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How To Stop Rude Comments In Their Tracks

Written by: Masha Shapiro, Executive Contributor

Executive Contributors at Brainz Magazine are handpicked and invited to contribute because of their knowledge and valuable insight within their area of expertise.

Executive Contributor Masha Shapiro

Are you a person who feels confused when it comes to responding to a comment that you deem to be “off “and/or consider to be possibly offensive or insensitive? If so, you are not alone. As a psychotherapist in private group practice, my clinicians and I hear this from our clients frequently.

Image photo of Masha

Perhaps someone made an uncomfortable remark at your expense or said something that felt downright unacceptable to hear. When we are faced with danger and/or perceived threat, our nervous systems often go into flight-or-fight mode. When we feel shocked, surprised, or confused by an unwelcomed comment, our bodies can often freeze up as a protective response.

If you find yourself in this situation, here are 5 ways to respond:

1. Respond with a question, like:

  • “Do you often say things like that”?

  • “Are you having a bad day?”

  • “Is everything okay?”

  • “Are you okay?”

Asking questions like these gets the other person to reflect on their responses and also draws attention to the fact that something was wrong with the statement they shared.

2. Ask for the statement to be repeated:

  • Could you repeat that?”

Doing so may get the other person to reflect on what is actually being said and hopefully encourage them to clarify their question and/or ask it in a more appropriate way.

3. Respond with a statement, like:

  • “I am feeling overwhelmed right now, and need some time to process my thoughts before I respond.”

If you are feeling overwhelmed and cannot think of a response, being honest and asking for some processing time will allow you to gather your thoughts prior to responding, while also letting the other person know how you feel.

4. Be brutally honest:

  • “Your opinions on my life are both unwarranted and unexpected.”

  • “If and when I seek advice, I will let you know.”

Being honest can be difficult, but it can also be a direct and no nonsense approach to let the other person know that you will not tolerate being spoken to in such a way.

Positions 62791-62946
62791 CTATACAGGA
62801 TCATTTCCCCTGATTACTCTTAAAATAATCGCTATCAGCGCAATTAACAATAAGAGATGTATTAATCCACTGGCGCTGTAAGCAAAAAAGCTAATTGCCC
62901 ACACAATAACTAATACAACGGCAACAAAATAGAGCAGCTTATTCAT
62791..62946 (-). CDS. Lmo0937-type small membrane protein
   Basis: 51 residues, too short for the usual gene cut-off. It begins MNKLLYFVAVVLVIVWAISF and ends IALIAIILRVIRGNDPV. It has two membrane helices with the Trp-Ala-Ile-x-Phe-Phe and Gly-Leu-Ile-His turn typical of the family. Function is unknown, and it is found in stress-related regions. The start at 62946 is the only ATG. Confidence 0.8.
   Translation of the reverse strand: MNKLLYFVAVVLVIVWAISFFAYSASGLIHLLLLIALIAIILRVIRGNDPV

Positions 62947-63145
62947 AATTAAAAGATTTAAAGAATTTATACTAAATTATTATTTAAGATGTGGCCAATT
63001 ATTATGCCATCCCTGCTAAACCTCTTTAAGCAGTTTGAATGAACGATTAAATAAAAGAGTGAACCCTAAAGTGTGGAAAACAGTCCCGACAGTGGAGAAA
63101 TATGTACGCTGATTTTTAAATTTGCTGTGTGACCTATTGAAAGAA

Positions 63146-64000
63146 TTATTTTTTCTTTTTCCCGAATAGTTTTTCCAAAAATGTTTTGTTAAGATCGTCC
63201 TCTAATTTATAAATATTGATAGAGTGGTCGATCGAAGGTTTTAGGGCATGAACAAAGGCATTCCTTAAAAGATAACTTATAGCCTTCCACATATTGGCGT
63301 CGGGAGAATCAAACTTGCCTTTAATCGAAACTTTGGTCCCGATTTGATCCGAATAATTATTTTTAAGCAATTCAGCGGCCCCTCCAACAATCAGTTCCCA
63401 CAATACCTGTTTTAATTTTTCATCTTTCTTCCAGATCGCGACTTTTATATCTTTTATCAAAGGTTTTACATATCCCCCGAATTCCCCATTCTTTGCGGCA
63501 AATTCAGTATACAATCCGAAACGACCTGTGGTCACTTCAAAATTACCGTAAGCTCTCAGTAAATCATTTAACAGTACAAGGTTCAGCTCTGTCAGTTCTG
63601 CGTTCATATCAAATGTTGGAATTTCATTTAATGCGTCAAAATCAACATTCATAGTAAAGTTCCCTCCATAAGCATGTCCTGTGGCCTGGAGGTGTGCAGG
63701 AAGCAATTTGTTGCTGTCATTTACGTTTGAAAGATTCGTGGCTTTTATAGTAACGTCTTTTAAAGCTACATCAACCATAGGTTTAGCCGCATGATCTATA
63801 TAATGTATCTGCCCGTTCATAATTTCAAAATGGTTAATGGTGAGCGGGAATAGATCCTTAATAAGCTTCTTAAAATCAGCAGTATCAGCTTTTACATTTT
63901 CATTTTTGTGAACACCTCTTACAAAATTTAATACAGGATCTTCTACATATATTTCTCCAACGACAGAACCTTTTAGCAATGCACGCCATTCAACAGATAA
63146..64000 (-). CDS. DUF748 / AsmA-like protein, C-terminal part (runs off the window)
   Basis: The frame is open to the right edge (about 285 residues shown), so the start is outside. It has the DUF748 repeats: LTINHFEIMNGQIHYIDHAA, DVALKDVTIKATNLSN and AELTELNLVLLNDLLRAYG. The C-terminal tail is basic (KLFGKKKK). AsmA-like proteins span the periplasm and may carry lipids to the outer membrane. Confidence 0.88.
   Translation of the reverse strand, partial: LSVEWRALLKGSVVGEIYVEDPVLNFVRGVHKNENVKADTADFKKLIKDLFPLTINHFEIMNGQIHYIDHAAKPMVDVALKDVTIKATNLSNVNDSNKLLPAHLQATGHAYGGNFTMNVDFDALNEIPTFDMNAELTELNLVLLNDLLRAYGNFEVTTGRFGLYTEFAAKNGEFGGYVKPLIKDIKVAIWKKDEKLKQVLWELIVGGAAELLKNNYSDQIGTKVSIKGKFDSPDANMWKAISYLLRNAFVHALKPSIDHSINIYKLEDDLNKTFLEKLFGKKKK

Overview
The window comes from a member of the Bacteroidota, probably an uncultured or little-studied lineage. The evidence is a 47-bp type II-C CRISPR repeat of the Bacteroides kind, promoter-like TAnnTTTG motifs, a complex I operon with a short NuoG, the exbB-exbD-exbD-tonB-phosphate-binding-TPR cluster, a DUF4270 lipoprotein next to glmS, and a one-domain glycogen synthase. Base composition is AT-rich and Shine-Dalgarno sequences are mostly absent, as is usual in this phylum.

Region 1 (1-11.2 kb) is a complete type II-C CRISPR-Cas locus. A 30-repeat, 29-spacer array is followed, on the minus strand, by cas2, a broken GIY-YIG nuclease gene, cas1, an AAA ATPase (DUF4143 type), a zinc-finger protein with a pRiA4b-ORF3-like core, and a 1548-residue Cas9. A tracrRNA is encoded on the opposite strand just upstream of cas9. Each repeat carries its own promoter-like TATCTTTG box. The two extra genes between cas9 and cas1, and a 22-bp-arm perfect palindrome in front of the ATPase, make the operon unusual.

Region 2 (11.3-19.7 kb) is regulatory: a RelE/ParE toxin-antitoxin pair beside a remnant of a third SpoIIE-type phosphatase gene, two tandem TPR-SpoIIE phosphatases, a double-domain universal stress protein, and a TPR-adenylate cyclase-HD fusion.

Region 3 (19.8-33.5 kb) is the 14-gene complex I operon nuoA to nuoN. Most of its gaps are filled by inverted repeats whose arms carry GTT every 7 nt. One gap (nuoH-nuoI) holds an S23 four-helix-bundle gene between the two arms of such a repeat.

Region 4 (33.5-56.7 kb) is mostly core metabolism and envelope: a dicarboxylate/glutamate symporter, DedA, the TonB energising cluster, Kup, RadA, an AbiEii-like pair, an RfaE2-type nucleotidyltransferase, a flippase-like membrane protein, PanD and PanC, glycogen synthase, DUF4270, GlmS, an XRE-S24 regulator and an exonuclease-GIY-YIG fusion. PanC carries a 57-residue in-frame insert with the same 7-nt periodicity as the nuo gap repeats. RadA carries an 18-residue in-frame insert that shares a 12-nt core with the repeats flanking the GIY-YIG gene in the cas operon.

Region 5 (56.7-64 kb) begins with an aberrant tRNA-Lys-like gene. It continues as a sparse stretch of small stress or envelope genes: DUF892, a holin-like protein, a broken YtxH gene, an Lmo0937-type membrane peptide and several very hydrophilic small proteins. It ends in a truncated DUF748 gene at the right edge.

5. Take the high road:

  • “ Thank you—I appreciate your opinion.”

  • “Your feedback in appreciated and I will take it into consideration.”

This response shows emotional strength and maturity, and shows that you are not willing to stoop down to the other person’s level.

Familiarizing yourself with these statements can come in handy when you need to respond on the spot. Regardless of which of these approaches you choose, you can help yourself become unstuck and stand up for yourself in the process.

Follow me on Instagram, and visit my website for more info!

Masha Shapiro Brainz Magazine

Masha Shapiro, Executive Contributor Brainz Magazine

Masha Shapiro is a Licensed Mental Health Counselor in New York and is the owner of We Rise Mental Health Counseling Services, PLLC. Masha is also pursuing a Ph.D. in Marriage and Family Therapy. Masha has been recognized as an expert in her field and has been on numerous podcasts discussing mental health. Masha is a triple-certified trauma therapist, holding certifications as an Individual Certified Trauma Specialist, a Complex Certified Trauma Professional, and an EMDRIA-certified EMDR therapist. Masha also specializes in the treatment of anxiety disorders, self-esteem issues, perinatal mood disorders, couples counseling, and narcissistic abuse recovery services. Masha works with the body through a somatic lens.



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